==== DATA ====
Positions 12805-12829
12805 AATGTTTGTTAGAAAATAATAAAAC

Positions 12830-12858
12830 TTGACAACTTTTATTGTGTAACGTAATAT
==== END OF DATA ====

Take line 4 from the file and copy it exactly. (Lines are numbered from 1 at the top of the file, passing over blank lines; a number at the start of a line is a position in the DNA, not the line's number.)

12830 TTGACAACTTTTATTGTGTAACGTAATAT